(b) In the event a matter filed as a Grievance in accordance with the provisions of Section 2(d) gives rise to issues involving the integrity of, or public confidence in, the game of basketball, and the financial impact on the player of the action being grieved is $25,000 or less, the Commissioner may, at any stage of its processing,
order that the matter be withdrawn from such processing and thereafter be processed in accordance with the procedure provided in
Section 8(a).

Section 12. Expedited Procedure.

(a) Notwithstanding the foregoing, in the event of a dispute arising under Article XVII, Article XXX, or Article XXXI, Section 11 of this Agreement, or under paragraph 15 of a Uniform Player Contract (but only insofar as such paragraph provides), or in the event of an alleged breach by a player of paragraph 9 of a Uniform Player Contract, the NBA or the Players Association may request that such dispute or alleged breach be referred immediately to the Grievance Arbitrator. In any such case, the dispute or alleged breach shall be asserted by notice in writing or by facsimile given to the other party or parties, the NBA, the Players Association, and the Grievance Arbitrator.

(b) The Grievance Arbitrator shall convene a hearing with respect to such dispute or alleged breach at the earliest possible time, but in no event later than 24 hours following his receipt of such notice. If the Grievance Arbitrator is not immediately available and the parties are unable to agree upon another grievance arbitrator, the American Arbitration Association shall appoint such other grievance arbitrator.

(c) The award, which shall be issued not later than twenty-four (24) hours after the conclusion of the hearing, shall be in writing and may be issued with or without opinion. If any party desires an opinion, one shall be issued but its issuance shall not delay compliance with or enforcement of the award. The award shall constitute full, final and complete disposition of the dispute or alleged breach, and shall be binding upon the player(s) and Team(s) involved and the parties to this Agreement.

(d) The failure of any party to attend the hearing as scheduled shall not delay the hearing, and the Grievance Arbitrator shall be authorized to proceed to take evidence and issue an award as though such party were present.

Section 13. Threshold Amounts for Certain Grievances.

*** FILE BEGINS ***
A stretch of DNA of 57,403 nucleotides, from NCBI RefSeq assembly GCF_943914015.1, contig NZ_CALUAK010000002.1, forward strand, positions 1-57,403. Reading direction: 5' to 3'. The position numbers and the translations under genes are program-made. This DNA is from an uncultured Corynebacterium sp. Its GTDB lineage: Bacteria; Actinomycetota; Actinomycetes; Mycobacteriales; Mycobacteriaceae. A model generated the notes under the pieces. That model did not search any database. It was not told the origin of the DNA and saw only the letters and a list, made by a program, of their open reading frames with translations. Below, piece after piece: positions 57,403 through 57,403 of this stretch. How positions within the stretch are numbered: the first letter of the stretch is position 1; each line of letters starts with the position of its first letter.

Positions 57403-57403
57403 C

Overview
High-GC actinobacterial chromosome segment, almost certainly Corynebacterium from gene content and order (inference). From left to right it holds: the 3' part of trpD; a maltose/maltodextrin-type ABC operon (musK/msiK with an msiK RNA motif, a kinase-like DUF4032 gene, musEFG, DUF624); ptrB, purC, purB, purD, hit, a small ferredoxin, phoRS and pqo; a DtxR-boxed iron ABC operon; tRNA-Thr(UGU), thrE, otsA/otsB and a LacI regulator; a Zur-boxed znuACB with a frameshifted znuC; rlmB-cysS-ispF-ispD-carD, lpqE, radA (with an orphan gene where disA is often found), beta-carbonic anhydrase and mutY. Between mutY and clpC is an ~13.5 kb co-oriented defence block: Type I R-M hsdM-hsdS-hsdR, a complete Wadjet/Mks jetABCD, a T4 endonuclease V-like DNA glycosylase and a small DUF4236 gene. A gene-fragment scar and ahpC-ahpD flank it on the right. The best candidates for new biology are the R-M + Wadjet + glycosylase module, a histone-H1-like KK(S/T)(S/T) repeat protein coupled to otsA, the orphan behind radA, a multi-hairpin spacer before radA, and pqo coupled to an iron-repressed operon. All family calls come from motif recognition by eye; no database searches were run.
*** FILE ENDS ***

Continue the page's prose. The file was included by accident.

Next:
A fine or suspension imposed by a Team shall be appealable to the Grievance Arbitrator only if it results in a financial impact on the player of more than $2,000. A fine or suspension imposed by the Commissioner shall be appealable to the Grievance Arbitrator only if it results in a financial impact on the player of more than $25,000.

Section 14. Miscellaneous.

(a) Each of the time limits set forth herein may be extended by mutual agreement of the parties involved.

(c) The parties recognize that a player may be subjected to disciplinary action for just cause by his Team or by the Commissioner (or his designee). Therefore, in Grievances regarding discipline, the issue to be resolved shall be whether there has been just cause for the penalty imposed

Now the conclusion from the above can only be that the arbitrator has the jurisprudence over this matter.
That conclusion is based upon the following:

A. "playing-court" this is a limited term meaning that the limits of "playing-court" are clearly set forth in the NBA rules and regulations. Unlike earlier suggestions, this is not comparable to the article dealing with leaving the bench (vicinity of the bench) suring an altercation, these suspensions were not based upon that article.

These suspension can only be based on misconduct (short term for the express written in the above)
Now to be not eligible for grievance arbitration it must be an "on the playing-court" matter or "have less influence then $ 25 thousand"

We can safely say that according to the NBA rules the playing court does not include the stands, stairs, dressingrooms and what more.
We can also safely say that the influence is more then $ 25 K

Now why did the PA refer to "intention of the agreement not being to give the commish the right to hand out such penalties" ?